CPU Performance

While there’s a great deal of ground to cover on the tablet as a whole, one of the most interesting aspects of the Nexus 9 is the SoC. While we’ve tested Tegra K1 before, we were looking at the more traditional Cortex A15 variant. The Denver variant (Tegra13x) is mostly similar to Tegra K1-32 (Tegra12x), but instead the CPU cores are a radically different design. In order to get an idea for how this translates into real world we can look at a few of our standard benchmarks in this area, although Google Octane couldn’t complete a full run. This build of Android clearly has AArch64 active, which means that we should be able to directly compare the Nexus 9 to the iPad Air 2 for performance.

SunSpider 1.0.2 Benchmark  (Chrome/Safari/IE)

Kraken 1.1 (Chrome/Safari/IE)

WebXPRT (Chrome/Safari/IE)

BaseMark OS II - Overall

BaseMark OS II - System

BaseMark OS II - Memory

BaseMark OS II - Graphics

BaseMark OS II - Web

As one can see, at least at this stage in development the Nexus 9 can show some level of promise at times, but can be a bit disappointing in others. In SunSpider, Denver is generally even slower than Krait. However, in a benchmark like Kraken the Nexus 9 easily pulls ahead to take the top spot. In Basemark OS II the Nexus 9 does well overall but this seems to be due to its graphics performance/GPU performance and storage performance rather than CPU-bound tests like the system and web tests. It seems that when the code morphing systems works as expected, Denver can deliver significant amounts of performance. However, when such code morphing falls flat its true performance with a dual core, 2.3 GHz configuration is around that of a four Krait core CPU system at similar clock speeds. Once again, it's important to emphasize that this build is far from complete so performance should improve across the board with launch software. The fact that Tegra13x can approach A8X in CPU performance in some tests is definitely interesting to see.

Battery Life

While Denver's performance is a bit mixed, it's worth taking a look at battery life to see how Denver performs in these areas. As always, our battery life tests are all run with the display calibrated to 200 nits.

Web Browsing Battery Life (WiFi)

While an early build, it seems that the Nexus 9 is reasonably competitive in battery life but I'm not sure that these results are perfectly accurate. At any rate, efficiency at this stage seems to be par for the course, which should bode well for shipping software. This is a mostly display-bound test though, so we'll look at Basemark OS II to get a better idea for compute-bound battery life.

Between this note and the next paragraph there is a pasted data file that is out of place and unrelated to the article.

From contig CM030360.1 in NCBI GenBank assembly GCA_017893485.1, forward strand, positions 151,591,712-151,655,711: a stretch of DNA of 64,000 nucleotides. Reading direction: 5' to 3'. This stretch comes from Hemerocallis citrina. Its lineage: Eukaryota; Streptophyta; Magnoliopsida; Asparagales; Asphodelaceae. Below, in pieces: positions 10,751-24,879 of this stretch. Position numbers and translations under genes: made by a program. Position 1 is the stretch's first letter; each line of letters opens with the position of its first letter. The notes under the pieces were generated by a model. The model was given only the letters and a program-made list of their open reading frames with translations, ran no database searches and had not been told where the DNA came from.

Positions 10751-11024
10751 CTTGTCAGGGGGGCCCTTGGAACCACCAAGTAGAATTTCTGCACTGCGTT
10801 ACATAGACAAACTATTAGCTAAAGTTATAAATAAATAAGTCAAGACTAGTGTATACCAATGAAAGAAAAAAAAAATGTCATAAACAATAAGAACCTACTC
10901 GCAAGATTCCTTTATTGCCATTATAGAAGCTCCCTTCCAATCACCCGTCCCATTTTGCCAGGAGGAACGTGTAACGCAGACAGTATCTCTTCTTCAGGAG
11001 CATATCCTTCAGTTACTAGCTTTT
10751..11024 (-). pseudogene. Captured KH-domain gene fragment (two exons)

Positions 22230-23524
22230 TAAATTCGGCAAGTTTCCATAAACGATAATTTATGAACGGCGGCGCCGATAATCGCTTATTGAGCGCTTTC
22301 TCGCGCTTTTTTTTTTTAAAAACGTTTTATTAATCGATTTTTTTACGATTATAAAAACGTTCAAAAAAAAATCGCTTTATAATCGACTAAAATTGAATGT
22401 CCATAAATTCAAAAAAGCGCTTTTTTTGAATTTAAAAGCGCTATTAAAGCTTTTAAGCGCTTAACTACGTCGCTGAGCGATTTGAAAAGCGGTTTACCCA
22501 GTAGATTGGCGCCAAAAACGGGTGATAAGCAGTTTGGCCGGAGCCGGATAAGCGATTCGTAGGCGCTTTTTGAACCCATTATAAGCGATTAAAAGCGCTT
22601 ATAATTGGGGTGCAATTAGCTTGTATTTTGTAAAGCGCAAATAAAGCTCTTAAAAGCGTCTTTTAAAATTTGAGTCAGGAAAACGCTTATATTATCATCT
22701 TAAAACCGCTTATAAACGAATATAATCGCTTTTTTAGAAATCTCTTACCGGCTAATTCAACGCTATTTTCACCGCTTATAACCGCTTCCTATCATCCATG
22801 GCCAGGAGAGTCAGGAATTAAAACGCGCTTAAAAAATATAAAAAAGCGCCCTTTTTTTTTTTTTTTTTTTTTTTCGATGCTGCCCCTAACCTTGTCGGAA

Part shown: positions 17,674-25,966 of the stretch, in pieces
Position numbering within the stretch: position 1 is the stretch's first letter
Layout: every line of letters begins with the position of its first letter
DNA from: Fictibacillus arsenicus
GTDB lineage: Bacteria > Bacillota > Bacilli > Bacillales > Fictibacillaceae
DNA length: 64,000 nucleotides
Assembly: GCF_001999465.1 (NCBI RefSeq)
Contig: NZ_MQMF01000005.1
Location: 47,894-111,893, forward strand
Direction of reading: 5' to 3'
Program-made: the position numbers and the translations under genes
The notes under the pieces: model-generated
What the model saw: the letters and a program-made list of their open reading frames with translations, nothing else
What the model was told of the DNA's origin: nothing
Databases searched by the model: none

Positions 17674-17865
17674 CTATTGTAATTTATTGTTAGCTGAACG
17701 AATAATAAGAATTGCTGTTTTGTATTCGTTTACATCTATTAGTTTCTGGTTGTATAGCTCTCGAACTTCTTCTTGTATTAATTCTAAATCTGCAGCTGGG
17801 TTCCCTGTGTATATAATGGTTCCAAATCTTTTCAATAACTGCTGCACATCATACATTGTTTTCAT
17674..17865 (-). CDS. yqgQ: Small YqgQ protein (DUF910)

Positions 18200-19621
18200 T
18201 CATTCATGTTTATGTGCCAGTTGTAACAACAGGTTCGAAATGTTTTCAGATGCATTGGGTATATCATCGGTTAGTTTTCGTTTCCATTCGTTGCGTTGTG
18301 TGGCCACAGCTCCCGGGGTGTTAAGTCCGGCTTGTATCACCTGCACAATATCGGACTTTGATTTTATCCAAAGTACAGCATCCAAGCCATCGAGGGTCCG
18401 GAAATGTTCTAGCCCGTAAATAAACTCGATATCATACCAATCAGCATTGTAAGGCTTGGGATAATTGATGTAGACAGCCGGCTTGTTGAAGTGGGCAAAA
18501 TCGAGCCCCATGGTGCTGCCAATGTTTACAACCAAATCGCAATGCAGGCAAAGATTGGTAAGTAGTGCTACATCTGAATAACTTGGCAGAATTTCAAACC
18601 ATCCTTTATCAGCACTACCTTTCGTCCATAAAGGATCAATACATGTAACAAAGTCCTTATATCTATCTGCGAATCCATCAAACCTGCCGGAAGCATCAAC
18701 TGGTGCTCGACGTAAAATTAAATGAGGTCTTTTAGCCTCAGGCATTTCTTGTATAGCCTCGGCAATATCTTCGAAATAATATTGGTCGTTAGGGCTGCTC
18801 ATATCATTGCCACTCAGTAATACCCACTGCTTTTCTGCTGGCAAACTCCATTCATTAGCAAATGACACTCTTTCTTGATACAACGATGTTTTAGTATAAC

BaseMark OS II Battery Life

BaseMark OS II Battery Score

As one can see, while the battery life of the Nexus 9 ends up on the bottom for phablets and tablets, the overall performance during the test is quite high. We're working on a better comparison for the final review, but this should give a good idea of what to expect in general.


Introduction GPU Performance and Initial Conclusions
Comments Locked


View All Comments

  • tipoo - Monday, November 3, 2014 - link

    Maybe I spoke too soon, seeing the benchmarks, it seems to ping between great and average. Joshua, think what I said is coming into effect with spaghetti code?
  • abhaxus - Monday, November 3, 2014 - link

    Well, in the article he points out that the firmware is nearly two months old. I imagine there are more optimizations in the release FW.
  • tipoo - Monday, November 3, 2014 - link

    Yeah, hopefully it's all in the software. The CPU looks great when it does well, and the GPU absolutely is killer.
  • Dribble - Monday, November 3, 2014 - link

    When other sites are getting full reviews up anandtech can only manage a half hearted preview using an ancient build?

    What's happened?
  • Andrei Frumusanu - Monday, November 3, 2014 - link

    The final firmware builds were supposedly pushed Sunday afternoon via OTA. Can't comment on what other sites do but our review will be on that firmware, and understandably it's impossible to do a review within 24 hours.
  • melgross - Monday, November 3, 2014 - link

    I wouldn't expect to much of a gain. A few percent here and there most likely.
  • tential - Monday, November 3, 2014 - link

    So go read those reviews then?
    Wait, you still came here to complain about anandtech's review not being up?

    I'm going to guess it's the same reason I came here to see if anandtech's review was up. Because I wanted a more in-depth review. Depth takes time obviously so I guess we'll have to wait.
  • edwpang - Monday, November 3, 2014 - link

    True, some reviews from other sites contains even less information than this preview. If Anandtech posts a review too quickly without fully testing the hardware, a lot more people will complain.
  • chizow - Monday, November 3, 2014 - link

    I guess it also really depends what you consider a "full review". Personally I think AnandTech is the only site that actually tries to do a comprehensive performance review from a true tech enthusiasts point of view.

    Now compare with these other consumer tech gadget sites that throw up 3 benchmarks for 3 devices with another 2500 words of subjective filler regarding aesthetics that anyone who walked into a Best Buy could ascertain on their own.
  • dragonsqrrl - Monday, November 3, 2014 - link

    I'll wait for quality analysis. As the article stated the final firmware has only been available for a day, so that should tell you something about the "full reviews" you love so much.

Log in

Don't have an account? Sign up now